Thank you for the suggestion. We all have different abilities. I am very mildly ill and right now I have the time to make an ass of myself while pontificating. Normally I would not have either the time or the ability to run a blog with justice and charity. The folks here do a very good job but I suspect they put a LOT of effort in it.

    God bless

    Richard W Comerford

  • c matt: “see how the Catholics hate one another”.
    I do not buy into the concept of the death penalty inflicted by the state or the civilian as hate. It is Justice being imposed. This is why the homicide victim must be vindicated in a court of law.
    Persons, souls, are created in love and damned in Justice and redeemed by Jesus Christ. The word “ord” in Latin means law. The word “ordinance” is English for law. The word “ordnance” are the ammunition and force needed to preserve the natural law that all men are created equal and deserve equal Justice.
    The Second Amendment is for all people created equal. the militia is ordinary citizens. There was a time when citizens’ arrest, that is, a citizen might apprehend and hold a fleeing criminal, was incumbent upon everyone. Now, The true citizen will be arrested for assault and battery. Citizens’ arrest is no longer recognized by law authorities. People must ask the assailant: “Are you just going to rape and rob me, or are you going to kill me?” before self-defense will be extenuating circumstances in a court of law, for permanently preventing a criminal from plying his trade.
    There was one case in New Jersey. The woman asked the intruder if he was only gong to rape her, would he wear a condom. His plea: “She asked for it.” Consent only works if there is free will, with out duress or intimidation, (he had the gun). Yeah, he got off. Eleven year old children incestuously raped were blamed for the crime in a court of law. After two such cases of “She ( a minor child) wanted it” I wrote the Start Ledger with a letter entitled: “Get your free rapes here.., just line up and get your free rapes here.” Forty year old men raping eleven year old children whose consent is held in trust for them by their parents. Oh, but sometimes the rapists are the parents.
    It is incumbent for a citizen to protect a minor child, to give her food and shelter and an education if possible, even when she throws herself at him for sexual gratification, or any other human need. This is why “We, the people” have constituted government, and why “We, the people,”need our guns to preserve our government, liberty and peace.

  • Mr. Edwards:

    No apologies needed but warmly appreciated.

    God bless

    Richard W Comerford

  • bill bannon,

    I live in “Mayberry” just outside NYC. I can walk to Jamaica Ave., Couple weeks ago a neighbor’s car was broken into. A few years back a crew came in and stole a half dozen minivans, but were caught as they assembled to drive them out of the village. They were most upset that they would be tried in Nassau County court not Queens.

    In NYSSR, a high magazine capacity, a pistol grip and/or a bayonet lug (as if!) make a semi-auto rifle/shotgun an “assault weapon.” I have a mini 14 which has none of that (but I like it: small, light, easy to swing) and is not on the ban/register list.

    In any case, the solution is to emigrate to Amrica, if (financially) you can.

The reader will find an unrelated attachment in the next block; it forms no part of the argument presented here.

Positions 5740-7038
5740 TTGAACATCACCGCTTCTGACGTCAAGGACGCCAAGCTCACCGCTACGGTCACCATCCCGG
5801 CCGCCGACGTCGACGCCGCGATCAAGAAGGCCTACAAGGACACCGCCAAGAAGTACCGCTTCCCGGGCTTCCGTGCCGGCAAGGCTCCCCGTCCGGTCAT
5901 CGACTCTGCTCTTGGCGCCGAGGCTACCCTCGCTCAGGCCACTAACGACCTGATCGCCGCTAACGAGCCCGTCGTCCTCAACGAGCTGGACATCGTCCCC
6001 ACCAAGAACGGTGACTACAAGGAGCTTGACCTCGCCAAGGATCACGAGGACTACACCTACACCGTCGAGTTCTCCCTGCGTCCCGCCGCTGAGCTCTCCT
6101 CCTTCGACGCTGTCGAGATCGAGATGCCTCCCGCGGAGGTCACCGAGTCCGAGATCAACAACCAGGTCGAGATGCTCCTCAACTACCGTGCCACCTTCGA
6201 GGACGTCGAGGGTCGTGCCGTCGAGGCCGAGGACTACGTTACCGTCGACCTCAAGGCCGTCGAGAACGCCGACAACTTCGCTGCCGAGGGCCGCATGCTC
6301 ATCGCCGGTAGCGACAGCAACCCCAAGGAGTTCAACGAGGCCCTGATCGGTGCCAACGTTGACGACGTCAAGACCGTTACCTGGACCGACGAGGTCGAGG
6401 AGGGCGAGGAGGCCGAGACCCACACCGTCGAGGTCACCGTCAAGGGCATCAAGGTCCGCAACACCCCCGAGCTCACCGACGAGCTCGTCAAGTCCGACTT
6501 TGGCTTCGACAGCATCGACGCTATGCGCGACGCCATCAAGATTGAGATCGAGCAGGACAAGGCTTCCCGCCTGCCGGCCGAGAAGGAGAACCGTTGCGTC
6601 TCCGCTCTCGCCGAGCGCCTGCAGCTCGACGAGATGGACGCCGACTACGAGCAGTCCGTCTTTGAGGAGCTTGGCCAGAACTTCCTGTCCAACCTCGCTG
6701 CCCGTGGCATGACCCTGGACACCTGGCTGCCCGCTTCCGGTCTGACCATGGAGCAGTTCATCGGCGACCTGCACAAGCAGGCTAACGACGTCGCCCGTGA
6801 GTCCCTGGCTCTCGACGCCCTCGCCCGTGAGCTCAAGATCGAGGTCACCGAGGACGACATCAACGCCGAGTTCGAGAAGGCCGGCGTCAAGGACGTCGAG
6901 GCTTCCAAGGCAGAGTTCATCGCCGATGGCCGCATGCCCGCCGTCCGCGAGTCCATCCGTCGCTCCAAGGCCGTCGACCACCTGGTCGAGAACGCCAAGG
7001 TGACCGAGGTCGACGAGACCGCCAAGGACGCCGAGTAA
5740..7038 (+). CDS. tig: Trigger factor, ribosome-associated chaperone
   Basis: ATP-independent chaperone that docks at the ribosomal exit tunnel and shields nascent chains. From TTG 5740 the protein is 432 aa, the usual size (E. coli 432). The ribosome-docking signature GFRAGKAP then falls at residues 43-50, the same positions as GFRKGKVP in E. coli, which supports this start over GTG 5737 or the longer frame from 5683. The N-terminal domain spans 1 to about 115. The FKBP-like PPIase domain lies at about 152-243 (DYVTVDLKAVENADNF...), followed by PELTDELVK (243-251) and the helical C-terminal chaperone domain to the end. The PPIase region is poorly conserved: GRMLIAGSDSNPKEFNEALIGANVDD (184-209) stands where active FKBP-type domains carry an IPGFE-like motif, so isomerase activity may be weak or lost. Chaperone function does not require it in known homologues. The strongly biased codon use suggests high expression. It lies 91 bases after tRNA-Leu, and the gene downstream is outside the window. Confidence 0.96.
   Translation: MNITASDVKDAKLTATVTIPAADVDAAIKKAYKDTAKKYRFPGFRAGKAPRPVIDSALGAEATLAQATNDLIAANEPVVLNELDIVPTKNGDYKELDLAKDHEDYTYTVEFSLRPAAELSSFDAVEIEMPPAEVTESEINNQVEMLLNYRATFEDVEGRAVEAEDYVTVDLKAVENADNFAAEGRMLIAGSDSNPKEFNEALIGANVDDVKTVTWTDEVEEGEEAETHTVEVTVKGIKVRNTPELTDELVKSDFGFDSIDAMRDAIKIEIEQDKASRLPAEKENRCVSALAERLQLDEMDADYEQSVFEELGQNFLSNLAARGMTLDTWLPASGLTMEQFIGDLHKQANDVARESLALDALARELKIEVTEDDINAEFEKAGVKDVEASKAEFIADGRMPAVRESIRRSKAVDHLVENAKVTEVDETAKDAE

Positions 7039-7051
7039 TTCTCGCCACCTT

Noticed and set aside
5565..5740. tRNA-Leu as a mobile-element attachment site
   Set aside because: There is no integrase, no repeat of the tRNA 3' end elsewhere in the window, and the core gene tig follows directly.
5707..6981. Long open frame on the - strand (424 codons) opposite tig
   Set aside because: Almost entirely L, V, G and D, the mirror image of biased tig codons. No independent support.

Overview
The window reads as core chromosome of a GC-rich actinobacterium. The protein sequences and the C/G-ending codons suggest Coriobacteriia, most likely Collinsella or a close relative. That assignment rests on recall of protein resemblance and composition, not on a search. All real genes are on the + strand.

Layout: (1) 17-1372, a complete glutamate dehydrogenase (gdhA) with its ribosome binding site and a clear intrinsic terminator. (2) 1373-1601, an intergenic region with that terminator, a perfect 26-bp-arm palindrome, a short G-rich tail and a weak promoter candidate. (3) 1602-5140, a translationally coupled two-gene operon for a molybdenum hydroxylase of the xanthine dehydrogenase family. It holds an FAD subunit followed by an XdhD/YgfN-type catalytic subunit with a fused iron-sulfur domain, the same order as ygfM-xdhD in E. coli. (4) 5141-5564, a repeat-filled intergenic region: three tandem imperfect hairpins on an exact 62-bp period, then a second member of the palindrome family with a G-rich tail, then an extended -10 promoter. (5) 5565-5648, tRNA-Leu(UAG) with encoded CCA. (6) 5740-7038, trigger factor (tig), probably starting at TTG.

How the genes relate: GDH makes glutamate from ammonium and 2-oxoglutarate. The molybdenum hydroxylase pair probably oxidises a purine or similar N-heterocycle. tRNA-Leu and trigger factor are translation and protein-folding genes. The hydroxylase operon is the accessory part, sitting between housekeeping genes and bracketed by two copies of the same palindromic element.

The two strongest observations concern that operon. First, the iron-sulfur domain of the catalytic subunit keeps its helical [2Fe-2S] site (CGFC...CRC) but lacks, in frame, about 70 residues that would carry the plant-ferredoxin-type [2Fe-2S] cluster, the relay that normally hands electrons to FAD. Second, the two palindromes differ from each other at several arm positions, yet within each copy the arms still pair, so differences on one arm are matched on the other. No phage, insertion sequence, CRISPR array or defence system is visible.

One problem of the man and his tools is that all think that Shea’s prudential judgment/opinions are objective truth. They apparently much don’t reflect on the First Joyful Mystery: The Annunciatiion: desire the love of humility. Think of the humility of the Blessed Virgin Mary (my Mother) when the Angel Gabriel greeted her with these words, “Hail, full of grace.”

  • “Thank you for your reply. This is not a 2nd Ammendment issue. Rather something greater. What the Constitution is based on. Natural law. Or if you will God given rights and duties. I believe that the Church teaches we have a right even a duty to self defense.”
    A right and a duty to self-defense of ourselves and every other person. “to secure the Blessings of Liberty, to ourselves and our posterity”

  • Ms. De Voe:

    Thank you for your reply. I do not mean to offend but on these matters I tend to first look to the Church rather than the glorious documents produced by our Founding Fathers, in part because said documents are based on natural law; and in part because I do not think there is a rule of law anymore in our nation’s capital; rather a rule based on pure, raw power.

    God bless

    Richard W Comerford

  • T Shaw,
    Shea should be writing books on scripture …period. His essay on the phrase “my God” was top shelf.
    Blogging is an occasion of sin for him. I’m a stock trader. If I were a cop, I’d be arrested in the first year for excessive force…which I was almost in trouble for in a citizen’s arrest I made years ago. Shea is a book writer and outside that road…trouble follows him.

  • Mr. Bannon:

    I am sorry I have not responded to your posts. I remember you from somewhere else and your posts were usually serious, somewhat complex and required work to respond to. I am very mildly ill and too happy sitting here feeling sorry for myself to do actual work. I do remember your posts with some fondness because they were always so very honest. I pray that you are well.

    God bless

    Richard W Comerford

  • respectfully suggest that these intramural, online Catholic firefights where Catholic media personalities are criticized by name are, in the final analysis, counter productive to our task of saving souls